Trek Domane AL gets more all-roady for 2024 

A new version adds further versatility and introduces UDH to Trek’s dropbar range. 

Dave Rome
by Dave Rome 07.09.2023 Photography by
Trek Bikes
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Released in 2021, the Domane AL Disc was Trek’s revised vision for what an entry-level aluminium road bike should be. It offered a welcoming and fairly upright geometry, a solid parts spec, and enough tyre clearance to serve double-duty for gravel riding, too. And despite its hefty weight, I gave it a rather rave review after having found it to be a wonderfully versatile and capable dropbar bike. 

Fast forward to today and Trek has once again overhauled its best-selling road platform. Now in its fourth generation, this latest Domane AL looks to keep much of what I liked about its predecessor while introducing a few modern features (some good, some perhaps less so). 

This is a bike we’ll be reviewing as soon as stock lands. For now, here are the basic details. 

Staying the same

The new Domane AL continues as Trek’s entry-level road-turned-all-road option. The frame still uses the company’s base-level aluminium with simpler shaping and tube butting when compared with Trek’s more premium ALR-level frames. 

Thankfully Trek has managed to massage a little weight out of the frame and by equipping a full carbon fibre fork. The Domane Al Disc 4 I reviewed back in 2021 weighed 10.45 kg without pedals, while this new version with an equivalent Shimano Tiagra specification should sit closer 10.2 kg. 

Also unchanged is the handling and fit geometry across the seven available sizes. I’m a fan of Trek’s endurance geometry with the comparatively short reaches and tall stack heights providing an accessible fitting bike to most. 

The figures are unchanged from before.

Trek will likely sell a number of the Domane AL to people seeking a fuss-free winter bike. Here, front and rear fender mounts, plus rear rack compatibility, remain. Mounting points for a top tube bag are still present, too. 

Meanwhile, Trek has added to the already extremely generous tyre clearance. Officially, there’s room for 38 mm tyres front and rear (35 mm with fenders). 

Trek’s photos only show the new Domane AL on gravel-like terrain.

Trek going UDH on the road? 

Whether it’s from handmade bike shows, tradeshows, or on the Geek Warning podcast, it feels like we’re constantly pointing out new gravel and road bikes being released with SRAM’s Universal Derailleur Hanger (UDH). Now we can add Trek to the list, with the Domane AL being the first dropbar bike from the American company to adopt what was until recently a mountain bike feature. 

As we now know, UDH was introduced to mountain bikes first as a friendly standardised solution, and then as a new method of mounting the rear derailleur. The writing is already on the wall for why road bikes are being equipped with UDH, and with Trek now adopting the standard, it’s clear something is cooking in SRAM’s kitchen of disruption.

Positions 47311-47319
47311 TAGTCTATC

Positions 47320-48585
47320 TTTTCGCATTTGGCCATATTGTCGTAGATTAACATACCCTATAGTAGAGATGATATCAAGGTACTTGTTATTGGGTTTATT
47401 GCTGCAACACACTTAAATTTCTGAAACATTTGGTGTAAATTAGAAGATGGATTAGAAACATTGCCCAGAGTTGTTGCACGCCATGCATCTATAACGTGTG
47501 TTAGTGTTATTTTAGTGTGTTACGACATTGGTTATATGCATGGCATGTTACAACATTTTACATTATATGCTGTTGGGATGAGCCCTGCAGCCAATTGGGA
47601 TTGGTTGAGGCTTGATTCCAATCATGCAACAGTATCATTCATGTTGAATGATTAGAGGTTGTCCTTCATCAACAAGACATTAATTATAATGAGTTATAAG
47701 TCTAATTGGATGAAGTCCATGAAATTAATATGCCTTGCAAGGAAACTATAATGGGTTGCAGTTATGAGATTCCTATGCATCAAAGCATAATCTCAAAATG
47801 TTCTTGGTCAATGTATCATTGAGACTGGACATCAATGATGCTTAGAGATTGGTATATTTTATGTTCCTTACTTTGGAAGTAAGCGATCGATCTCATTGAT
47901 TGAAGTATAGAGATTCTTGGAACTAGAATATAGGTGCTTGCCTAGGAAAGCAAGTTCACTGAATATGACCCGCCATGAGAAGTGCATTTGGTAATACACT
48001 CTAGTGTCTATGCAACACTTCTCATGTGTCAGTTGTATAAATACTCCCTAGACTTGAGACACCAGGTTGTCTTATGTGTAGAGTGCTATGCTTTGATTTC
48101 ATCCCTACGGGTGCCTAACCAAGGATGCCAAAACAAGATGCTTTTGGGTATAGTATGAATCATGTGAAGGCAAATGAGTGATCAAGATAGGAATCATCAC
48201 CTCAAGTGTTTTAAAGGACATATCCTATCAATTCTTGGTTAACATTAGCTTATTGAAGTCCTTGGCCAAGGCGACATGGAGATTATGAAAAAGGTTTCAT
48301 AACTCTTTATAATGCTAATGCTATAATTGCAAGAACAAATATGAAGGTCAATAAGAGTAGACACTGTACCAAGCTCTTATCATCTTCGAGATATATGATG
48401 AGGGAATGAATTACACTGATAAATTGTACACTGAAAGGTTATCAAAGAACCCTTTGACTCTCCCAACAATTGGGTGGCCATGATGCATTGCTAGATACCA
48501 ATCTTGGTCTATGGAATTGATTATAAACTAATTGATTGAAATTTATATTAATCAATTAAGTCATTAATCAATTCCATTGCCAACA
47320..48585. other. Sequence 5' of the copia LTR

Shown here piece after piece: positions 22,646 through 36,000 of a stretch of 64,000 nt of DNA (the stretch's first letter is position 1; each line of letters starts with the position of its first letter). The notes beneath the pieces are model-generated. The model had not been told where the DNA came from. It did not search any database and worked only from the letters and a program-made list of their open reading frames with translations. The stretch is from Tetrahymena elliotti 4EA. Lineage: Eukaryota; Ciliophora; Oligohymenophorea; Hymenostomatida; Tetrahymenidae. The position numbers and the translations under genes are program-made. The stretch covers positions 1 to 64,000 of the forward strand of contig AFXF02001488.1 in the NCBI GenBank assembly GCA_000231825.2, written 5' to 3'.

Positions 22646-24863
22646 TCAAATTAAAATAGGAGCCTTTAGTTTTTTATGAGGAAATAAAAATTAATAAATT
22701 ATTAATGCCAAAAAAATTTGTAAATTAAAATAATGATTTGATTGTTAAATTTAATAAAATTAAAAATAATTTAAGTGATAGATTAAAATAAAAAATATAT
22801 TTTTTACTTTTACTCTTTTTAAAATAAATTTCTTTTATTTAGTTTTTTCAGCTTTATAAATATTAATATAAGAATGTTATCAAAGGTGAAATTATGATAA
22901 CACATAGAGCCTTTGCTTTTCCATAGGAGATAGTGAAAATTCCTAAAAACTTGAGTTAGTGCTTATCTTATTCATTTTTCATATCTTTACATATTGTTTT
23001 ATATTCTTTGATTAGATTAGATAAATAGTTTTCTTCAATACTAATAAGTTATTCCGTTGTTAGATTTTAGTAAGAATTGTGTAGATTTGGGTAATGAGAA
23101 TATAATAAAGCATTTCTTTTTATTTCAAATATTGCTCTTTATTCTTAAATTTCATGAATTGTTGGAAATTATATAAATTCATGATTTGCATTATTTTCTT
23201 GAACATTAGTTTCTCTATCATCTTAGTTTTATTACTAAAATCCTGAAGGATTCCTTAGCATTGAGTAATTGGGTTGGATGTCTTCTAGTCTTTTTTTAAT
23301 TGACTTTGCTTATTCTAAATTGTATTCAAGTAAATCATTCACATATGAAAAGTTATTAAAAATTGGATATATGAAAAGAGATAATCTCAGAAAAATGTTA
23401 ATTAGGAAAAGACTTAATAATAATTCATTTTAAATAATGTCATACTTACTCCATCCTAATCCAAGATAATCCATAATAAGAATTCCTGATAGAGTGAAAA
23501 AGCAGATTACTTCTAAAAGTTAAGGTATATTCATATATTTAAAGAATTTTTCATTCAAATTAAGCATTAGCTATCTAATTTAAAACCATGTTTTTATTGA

For now, the benefit to the Domane AL using a UDH means easier access to a spare derailleur hanger wherever you are.

Headset cable routing 

Ok, so this is the part I’m less stoked about. 

The new Domane AL has its brake hoses and gear cables routed through the headset. Admittedly, it looks clean and will surely help Trek to sell more of these. The other good news is that Trek has kept all of the hoses/cables external of the handlebar and stem, so swapping those components is no more difficult than an old bike. 

The downside is that it will inevitably come with a larger service bill after a good amount of fun has been had – something that should be considered in the long-term cost of ownership. It’s a topic we’ve exhausted on the Geek Warning podcast, and while I’m perfectly fine with integrated cabling on higher-end bikes with wireless shifting and a customer that can afford increased service costs, it’s a much harder pill to swallow at this entry level.

Cables are now kept below the stem and into the headset cover.

At this price point, you have mechanical shifting to contend with that benefits from shorter and smoother cable paths. You also typically have customers who are more reactive rather than proactive when it comes to regular servicing. 

While it may not be as aesthetically pleasing, my preference at this price point is for more traditional internal cable routing that runs through the frame but bypasses the headset. Specialized’s new Allez Sport offers such an example.

Specs and pricing 

Trek is offering the Domane AL at three price points. However, not all models are available in all regions. 

Regardless of price, all of the Domane Al bikes feature the same frame and full carbon fork with a tapered steerer. Likewise, all models feature a new shorter reach and subtly flared Bontrager Comp Alloy handlebar. All are supplied with 32 mm wide Bontrager R1 Hard-Case tyres (wire bead) on 21 mm width tubeless-ready rims. 

The range starts with the Domane AL 2 at US$1,200 / €1,200 / £1,125 / AU$2,000. This base-level option features mostly Shimano Claris 2×8-speed shifting and Shimano mechanical disc brakes. 

Next up is the Domane AL 4 at US$1,700 / €2,000 / £1,875 / AU$N/A. This one features Shimano Tiagra 2×10 shifting and hydraulic disc brakes. 

Finally, spending US$2,000 / €2,300 / £2,150 / AU$N/A gets you the Domane AL 5. This top-tier option has Shimano’s new 105 12-speed mechanical groupset.

Indeed, entry-level bikes are far more expensive than ever. It remains to be seen whether Trek will introduce a rim brake road bike at a lower price point like what Giant and Cannondale offer. However, I suspect the likes of Trek and Specialized are probably quite happy to leave that price-focussed market to others. 

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